U.S. equities represent a significant portion of the global equity opportunity set, with characteristics that offer potential diversification benefits for Japanese markets. In this paper, we:
- Outline the global relevance of the U.S. equity market;
- Illustrate the U.S. equity market’s distinct sector exposures;
- Demonstrate how the inclusion of U.S. equities might improve risk and returns; and
- Summarize the record of actively managed equity funds in comparison to S&P DJI’s flagship equity benchmarks.
The Size and Relevance of the U.S.
The U.S. equity market represents a sizeable portion of the global equity opportunity set. Exhibit 1 shows that U.S.-domiciled companies accounted for 59.3% of the float market capitalization of the global equity universe at the end of June 2023, nearly nine times larger than the Japanese equity market (6.6%).
Beyond U.S. Large Caps: The S&P 1500®
Launched in 1995, the S&P Composite 1500®—otherwise known as the S&P 1500—is designed to measure the performance of the U.S. equity market. The S&P 1500 is a float market capitalization-weighted combination of three component indices: the S&P 500®, S&P MidCap 400® and S&P SmallCap 600®, covering the large-, mid- and small-cap U.S. equity segments, respectively. Each index follows the same comprehensive, rules-based and transparent methodology, which has historically helped the S&P 1500 to avoid less liquid, lower priced and lower quality stocks.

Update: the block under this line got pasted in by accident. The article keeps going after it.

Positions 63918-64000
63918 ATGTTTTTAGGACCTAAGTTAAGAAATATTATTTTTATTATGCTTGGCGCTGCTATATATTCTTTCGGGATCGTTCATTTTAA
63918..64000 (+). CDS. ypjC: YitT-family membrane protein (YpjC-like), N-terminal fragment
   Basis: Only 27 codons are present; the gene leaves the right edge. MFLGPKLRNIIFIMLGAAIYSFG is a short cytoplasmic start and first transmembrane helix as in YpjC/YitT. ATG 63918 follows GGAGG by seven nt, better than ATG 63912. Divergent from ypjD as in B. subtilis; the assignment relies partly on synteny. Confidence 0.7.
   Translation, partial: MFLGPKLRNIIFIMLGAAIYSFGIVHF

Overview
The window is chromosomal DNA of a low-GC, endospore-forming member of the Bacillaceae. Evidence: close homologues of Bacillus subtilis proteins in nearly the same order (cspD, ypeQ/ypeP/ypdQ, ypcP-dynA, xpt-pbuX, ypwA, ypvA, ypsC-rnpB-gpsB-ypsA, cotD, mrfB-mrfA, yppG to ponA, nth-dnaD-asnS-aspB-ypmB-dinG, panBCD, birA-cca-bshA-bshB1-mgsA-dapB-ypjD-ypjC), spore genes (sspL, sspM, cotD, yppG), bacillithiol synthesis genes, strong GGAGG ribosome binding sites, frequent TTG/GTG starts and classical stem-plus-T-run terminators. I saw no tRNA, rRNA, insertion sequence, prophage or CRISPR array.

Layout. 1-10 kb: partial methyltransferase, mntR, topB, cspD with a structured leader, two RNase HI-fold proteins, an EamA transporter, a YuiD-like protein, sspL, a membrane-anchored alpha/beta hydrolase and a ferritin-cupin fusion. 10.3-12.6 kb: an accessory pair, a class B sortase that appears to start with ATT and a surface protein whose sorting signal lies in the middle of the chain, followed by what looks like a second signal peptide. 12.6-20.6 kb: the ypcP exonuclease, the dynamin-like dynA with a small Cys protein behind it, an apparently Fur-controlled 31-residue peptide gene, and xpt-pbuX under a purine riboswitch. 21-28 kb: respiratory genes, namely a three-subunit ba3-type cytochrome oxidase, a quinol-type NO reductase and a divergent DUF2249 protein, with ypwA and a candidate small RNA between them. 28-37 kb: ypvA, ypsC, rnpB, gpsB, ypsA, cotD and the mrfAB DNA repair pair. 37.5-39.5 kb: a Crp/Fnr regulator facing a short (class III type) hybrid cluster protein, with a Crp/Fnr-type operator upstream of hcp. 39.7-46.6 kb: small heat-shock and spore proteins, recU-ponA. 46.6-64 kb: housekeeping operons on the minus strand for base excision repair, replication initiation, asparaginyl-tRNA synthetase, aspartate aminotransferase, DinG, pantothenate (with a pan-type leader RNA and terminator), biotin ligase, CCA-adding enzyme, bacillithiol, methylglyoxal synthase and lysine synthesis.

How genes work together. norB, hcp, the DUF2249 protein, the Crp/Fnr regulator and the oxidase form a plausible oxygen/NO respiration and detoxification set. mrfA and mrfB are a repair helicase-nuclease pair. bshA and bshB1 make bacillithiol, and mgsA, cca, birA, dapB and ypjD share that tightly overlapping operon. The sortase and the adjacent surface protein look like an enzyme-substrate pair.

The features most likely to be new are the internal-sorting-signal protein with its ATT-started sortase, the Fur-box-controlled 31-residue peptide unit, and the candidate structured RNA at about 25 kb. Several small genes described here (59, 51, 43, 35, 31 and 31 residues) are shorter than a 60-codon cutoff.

Although the large-cap segment represents a sizeable portion of the U.S. equity market—on average, the S&P 500 accounted for over 80% of the U.S. stock market, historically—the breadth and depth of the U.S. equity market means that smaller U.S. size segments are as large as some countries’ equity markets. For example, taken as standalone countries, the S&P MidCap 400 and S&P SmallCap 600 would have been the 4th and 12th largest countries in the S&P Global BMI, respectively, at the end of 2022.